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Anatomy of a Trip, Oaxaca: El Jardín Etnobotánico


Within the epic walls of the Centro Cultural de Santo Domingo, surrounding four square blocks of the Centro Historico of Oaxaca City, is the unique Jardin Etnobotanico de Oaxaca. Far more than an ornamental garden, it’s called ETNO-botanico, because the plants living in the beautiful space tell the story of the historic interaction between the people and plants of the region, as much as the botany.


A glimpse of the garden through a window in the wall.


The former monastery of Santo Domingo was occupied by the Mexican army for 120 years and when the 5 acres was vacated in 1994, the government had a development plan in the works to utilize the magnificent space for a hotel complex. But The People had other ideas and when the dust settled, the JardÍn EtnobotÁnico de Oaxaca had been born. Then the hard work began, bringing in large specimens of plants from around Oaxaca, the state with the greatest biodiversity in Mexico.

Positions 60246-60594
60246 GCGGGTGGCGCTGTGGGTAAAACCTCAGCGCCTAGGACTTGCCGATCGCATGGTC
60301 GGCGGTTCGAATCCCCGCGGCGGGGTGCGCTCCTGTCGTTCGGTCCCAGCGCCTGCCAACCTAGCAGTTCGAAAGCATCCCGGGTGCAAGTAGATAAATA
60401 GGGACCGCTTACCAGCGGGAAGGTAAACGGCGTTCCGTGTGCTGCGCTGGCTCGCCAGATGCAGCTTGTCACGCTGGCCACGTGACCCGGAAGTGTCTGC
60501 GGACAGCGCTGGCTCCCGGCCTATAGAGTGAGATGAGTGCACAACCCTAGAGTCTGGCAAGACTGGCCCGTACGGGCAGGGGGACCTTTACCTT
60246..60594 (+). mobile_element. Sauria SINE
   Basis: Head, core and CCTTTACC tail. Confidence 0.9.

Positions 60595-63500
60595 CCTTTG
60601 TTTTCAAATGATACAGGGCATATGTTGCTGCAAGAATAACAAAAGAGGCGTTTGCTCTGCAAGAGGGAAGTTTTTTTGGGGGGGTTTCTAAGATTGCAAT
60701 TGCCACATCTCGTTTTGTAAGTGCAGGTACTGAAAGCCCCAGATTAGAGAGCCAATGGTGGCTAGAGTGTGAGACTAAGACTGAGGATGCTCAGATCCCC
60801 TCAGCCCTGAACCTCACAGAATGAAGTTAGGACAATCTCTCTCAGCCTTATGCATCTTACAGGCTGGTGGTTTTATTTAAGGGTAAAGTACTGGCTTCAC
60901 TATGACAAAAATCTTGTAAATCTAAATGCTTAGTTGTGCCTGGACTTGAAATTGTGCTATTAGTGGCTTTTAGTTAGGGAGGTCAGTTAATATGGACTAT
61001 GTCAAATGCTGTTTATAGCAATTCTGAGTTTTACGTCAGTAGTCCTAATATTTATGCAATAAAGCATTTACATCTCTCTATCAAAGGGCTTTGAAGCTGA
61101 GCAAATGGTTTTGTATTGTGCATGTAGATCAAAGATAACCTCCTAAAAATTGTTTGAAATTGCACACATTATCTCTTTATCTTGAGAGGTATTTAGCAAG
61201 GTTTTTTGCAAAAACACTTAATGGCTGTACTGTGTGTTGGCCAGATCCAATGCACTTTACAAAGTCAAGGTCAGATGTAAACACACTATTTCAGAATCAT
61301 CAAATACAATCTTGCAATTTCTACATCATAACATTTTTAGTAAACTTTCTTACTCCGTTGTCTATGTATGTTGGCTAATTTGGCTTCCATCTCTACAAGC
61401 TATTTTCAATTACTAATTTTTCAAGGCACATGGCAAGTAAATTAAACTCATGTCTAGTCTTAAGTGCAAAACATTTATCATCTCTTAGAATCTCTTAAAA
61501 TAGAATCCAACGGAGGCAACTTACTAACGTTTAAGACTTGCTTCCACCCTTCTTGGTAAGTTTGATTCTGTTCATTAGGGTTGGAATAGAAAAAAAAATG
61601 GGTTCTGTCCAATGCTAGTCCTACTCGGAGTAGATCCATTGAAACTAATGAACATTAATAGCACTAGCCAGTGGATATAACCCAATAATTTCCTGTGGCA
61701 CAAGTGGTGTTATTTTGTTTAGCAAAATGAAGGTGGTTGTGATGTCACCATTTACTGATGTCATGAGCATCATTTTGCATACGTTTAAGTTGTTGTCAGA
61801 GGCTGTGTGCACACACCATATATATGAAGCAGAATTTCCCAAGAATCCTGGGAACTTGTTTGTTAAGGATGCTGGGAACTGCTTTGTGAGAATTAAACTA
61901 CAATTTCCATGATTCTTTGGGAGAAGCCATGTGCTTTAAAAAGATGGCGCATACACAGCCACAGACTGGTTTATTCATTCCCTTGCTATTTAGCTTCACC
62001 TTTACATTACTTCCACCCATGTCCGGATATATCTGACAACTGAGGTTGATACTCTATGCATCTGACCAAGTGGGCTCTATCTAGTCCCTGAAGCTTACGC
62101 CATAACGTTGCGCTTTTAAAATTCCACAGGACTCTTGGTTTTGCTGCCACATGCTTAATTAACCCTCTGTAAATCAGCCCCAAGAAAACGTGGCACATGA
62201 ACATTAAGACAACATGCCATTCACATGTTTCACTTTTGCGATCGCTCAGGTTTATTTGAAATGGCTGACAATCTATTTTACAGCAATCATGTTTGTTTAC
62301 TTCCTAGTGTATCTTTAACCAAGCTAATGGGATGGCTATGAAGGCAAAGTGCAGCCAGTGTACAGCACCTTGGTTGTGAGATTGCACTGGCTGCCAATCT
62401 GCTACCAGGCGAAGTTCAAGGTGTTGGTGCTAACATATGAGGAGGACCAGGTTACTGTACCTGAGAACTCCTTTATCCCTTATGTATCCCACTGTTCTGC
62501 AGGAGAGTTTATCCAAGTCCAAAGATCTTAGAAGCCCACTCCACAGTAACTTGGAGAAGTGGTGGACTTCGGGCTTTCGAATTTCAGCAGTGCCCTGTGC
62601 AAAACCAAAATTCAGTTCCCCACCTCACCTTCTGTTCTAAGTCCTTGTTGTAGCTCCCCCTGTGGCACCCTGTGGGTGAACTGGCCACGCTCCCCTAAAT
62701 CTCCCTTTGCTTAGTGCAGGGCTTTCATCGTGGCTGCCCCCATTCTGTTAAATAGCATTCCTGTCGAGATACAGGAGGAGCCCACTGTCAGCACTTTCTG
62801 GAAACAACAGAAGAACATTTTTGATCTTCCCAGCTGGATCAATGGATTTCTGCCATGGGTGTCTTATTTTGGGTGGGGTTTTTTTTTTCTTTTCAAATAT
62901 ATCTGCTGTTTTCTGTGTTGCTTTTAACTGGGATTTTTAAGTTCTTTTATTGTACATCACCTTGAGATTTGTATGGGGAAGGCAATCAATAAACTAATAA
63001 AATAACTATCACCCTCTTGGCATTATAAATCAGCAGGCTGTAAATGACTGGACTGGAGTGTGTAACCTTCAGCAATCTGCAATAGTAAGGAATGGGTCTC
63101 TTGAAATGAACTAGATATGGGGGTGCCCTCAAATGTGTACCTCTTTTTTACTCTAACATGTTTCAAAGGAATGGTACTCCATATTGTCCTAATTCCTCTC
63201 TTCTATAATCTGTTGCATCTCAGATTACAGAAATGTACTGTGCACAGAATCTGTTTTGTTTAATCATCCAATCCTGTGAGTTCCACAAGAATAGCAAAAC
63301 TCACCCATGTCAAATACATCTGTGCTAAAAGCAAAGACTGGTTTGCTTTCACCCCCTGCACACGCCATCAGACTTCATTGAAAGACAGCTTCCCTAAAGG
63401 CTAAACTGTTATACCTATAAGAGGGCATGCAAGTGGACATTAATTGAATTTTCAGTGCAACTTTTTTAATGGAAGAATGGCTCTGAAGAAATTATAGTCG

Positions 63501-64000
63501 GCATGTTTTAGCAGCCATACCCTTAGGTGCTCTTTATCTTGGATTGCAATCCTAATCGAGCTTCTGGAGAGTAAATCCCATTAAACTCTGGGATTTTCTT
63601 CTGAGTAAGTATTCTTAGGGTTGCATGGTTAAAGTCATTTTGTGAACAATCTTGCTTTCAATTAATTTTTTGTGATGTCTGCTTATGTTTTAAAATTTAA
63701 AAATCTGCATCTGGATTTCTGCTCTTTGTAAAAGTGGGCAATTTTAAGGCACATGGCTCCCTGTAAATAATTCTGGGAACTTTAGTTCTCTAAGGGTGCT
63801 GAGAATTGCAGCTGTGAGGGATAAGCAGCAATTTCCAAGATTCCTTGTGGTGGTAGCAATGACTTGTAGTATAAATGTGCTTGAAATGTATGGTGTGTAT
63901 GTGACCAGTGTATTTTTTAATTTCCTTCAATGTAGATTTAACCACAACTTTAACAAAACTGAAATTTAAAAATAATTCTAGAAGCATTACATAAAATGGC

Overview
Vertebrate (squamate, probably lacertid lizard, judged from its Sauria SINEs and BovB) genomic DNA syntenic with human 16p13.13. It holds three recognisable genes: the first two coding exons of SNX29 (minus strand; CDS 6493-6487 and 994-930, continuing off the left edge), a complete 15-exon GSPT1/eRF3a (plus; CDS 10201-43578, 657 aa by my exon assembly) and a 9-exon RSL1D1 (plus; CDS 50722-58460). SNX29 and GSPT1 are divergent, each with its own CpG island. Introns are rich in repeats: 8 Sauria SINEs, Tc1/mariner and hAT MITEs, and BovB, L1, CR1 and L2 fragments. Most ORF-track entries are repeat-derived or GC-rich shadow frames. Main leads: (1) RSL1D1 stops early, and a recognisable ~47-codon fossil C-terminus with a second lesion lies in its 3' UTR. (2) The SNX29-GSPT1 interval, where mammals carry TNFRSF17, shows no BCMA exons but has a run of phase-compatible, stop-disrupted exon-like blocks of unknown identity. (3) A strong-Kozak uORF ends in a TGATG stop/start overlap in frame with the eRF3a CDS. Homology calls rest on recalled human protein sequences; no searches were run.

Entrance to the garden is by guided tour only.

Open to visitors on official tours only, there are 3 each week in English, Tuesdays, Thursdays and Saturdays, for 2 hours beginning at 11 in the morning. There were 8 of us on the day I visited and our guide, Carol, was a knowledgeable and no-nonsense long-time American resident of the city. We were told to not touch anything, nor were we allowed to leave the group at any time, advised that the gardeners would be upset if they found an unaccompanied visitor. I would like to have wandered on my own, but the tour was comprehensive, informative and leisurely enough to take plenty of pictures, my lagging tolerated, which I appreciated. I recommend a visit to any visitors to the city, garden addicts like myself or just lovers of the natural world in a grand historic setting.

Corn, squash and beans interplanted in the traditional way.


Mysterious Beauty


 Plants with Defenses



and Trees.



Read more about the garden:




 Next week, one more market, Oaxaca's largest, Mercado de Abastos.


Click here for links to all episodes of 'Anatomy of a Trip: Oaxaca'

To read others of PortMoresby’s contributions, click here.




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